While two alternative visions for a greener downtown—“Nature in the City” and “City Beautiful”—sparked some mild disagreement, discussions turned more critical when it came to alternative visions of the future of Berkeley’s skyline.
City staff had prepared a PowerPoint presentation with slides showing the impact of both the current downtown plan and the alternatives proposed by DAPAC members. including several choices for the placement of high-rise buildings in the urban core.
Though the city has a nominal five-story limit in most of the area, exceptions derived from the state-mandated inclusionary housing bonus and the city’s own cultural density bonus can result in higher buildings.
The nine-story Gaia Building incorporated both, as does the Arpeggio, now being built on Center Street across from the new Berkeley City College building.
Those examples sparked another in the ongoing disputes over the allocation of bonuses, with Planning Commissioner and DAPAC member Gene Poschmann leading off.
“If Rob Wrenn were here he would have exploded by now,” said Poschmann after Planning Manager Mark Rhoades had explained the application of the bonuses.
Wrenn, a former planning commissioner now serving on the Transportation Commission, has been a critic of the application of the cultural bonus, which Poschmann said “is being administered entirely differently than was envisioned in the General Plan and in the Downtown Plan.”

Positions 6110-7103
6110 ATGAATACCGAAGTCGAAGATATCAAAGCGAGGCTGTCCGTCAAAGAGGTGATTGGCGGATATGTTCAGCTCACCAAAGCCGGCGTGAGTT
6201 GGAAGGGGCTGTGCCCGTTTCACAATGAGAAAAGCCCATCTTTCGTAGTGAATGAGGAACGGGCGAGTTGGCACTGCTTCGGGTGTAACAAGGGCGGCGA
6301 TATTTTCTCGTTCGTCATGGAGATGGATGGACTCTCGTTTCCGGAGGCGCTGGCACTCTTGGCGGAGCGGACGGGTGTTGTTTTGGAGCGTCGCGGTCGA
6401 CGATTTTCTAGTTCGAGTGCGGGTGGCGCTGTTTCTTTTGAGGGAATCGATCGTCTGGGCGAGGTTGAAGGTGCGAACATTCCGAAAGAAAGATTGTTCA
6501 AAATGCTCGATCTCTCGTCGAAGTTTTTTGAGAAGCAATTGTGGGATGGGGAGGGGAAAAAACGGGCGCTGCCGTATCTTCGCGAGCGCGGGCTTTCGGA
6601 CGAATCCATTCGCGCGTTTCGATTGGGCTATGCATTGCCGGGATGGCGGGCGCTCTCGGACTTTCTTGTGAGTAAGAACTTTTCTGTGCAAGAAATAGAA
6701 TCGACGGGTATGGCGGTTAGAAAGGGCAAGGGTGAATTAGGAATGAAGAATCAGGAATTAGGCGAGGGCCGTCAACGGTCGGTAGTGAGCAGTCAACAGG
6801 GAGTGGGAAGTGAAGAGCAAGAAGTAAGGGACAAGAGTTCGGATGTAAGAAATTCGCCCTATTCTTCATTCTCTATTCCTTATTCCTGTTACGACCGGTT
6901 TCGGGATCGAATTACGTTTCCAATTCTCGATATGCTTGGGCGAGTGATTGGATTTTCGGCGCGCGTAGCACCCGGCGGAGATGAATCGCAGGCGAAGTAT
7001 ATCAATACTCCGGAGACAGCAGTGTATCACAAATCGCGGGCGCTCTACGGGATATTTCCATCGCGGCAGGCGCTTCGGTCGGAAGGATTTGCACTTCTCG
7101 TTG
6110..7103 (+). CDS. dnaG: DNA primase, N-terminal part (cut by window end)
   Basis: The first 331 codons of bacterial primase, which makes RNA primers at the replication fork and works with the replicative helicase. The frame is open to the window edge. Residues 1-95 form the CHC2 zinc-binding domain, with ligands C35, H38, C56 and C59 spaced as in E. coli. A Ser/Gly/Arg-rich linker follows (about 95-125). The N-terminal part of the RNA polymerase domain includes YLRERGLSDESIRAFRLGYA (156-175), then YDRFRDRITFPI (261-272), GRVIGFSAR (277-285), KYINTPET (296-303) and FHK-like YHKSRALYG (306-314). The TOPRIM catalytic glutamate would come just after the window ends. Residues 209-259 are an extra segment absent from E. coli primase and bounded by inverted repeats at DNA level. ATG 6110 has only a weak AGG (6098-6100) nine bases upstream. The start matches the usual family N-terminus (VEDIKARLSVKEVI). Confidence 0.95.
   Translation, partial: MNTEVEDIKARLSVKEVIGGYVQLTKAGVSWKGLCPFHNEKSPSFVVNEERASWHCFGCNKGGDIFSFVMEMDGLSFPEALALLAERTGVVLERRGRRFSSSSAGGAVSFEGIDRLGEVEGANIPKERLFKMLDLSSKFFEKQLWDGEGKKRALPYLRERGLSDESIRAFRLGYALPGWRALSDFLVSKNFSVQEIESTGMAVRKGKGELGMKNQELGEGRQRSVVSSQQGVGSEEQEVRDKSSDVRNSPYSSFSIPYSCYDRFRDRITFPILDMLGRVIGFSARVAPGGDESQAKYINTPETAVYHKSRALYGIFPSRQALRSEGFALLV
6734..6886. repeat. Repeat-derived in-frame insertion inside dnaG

He singled out the Arpeggio, which he said was being allowed to build an additional 65,000 square feet of residential space in exchange for building 10,000 square feet of cultural space.
“That’s crazy,” said Poschmann, noting that staff had concluded that the Arpeggio’s builders were in fact entitled to build 14 floors.
One slide that elicited gasps from several members depicted a 10-story building at the northwest corner of the intersection of University and Shattuck avenues, a project that could be made feasible by a combination of bonuses.
“If you’re actually talking about increasing height, you’re really talking about going above 14 stories,” said Wendy Alfsen.
Retired UC Berkeley administrator and DAPAC member Dorothy Walker, who has said that she favors taller buildings at some locations, said the group should be focusing on where the taller structures should rise.
Taecker said the existing downtown plan favors “more of a low-rise scheme” in its call for preserving the scale and historic character of the existing area.
While some members criticized city staff for offering variations that included more high-rises, particularly in the area surround the BART station, Travis said “This is not staff setting the agenda. This is staff giving us back what we said.”
Lisa Stephens said she favored a five-story limit along Shattuck, while Hawley said that the downtown could handle “quite stunning buildings that are tall.”
Patti Dacey said that cheaper building materials used because of skyrocketing building costs meant that new buildings wouldn’t be first rate or be built by first rate architects. She cited a PG&E energy expert’s report stating that five-story buildings were the most energy efficient.
By the end of the session no consensus had been reached, leaving the discussion open for renewal early next year.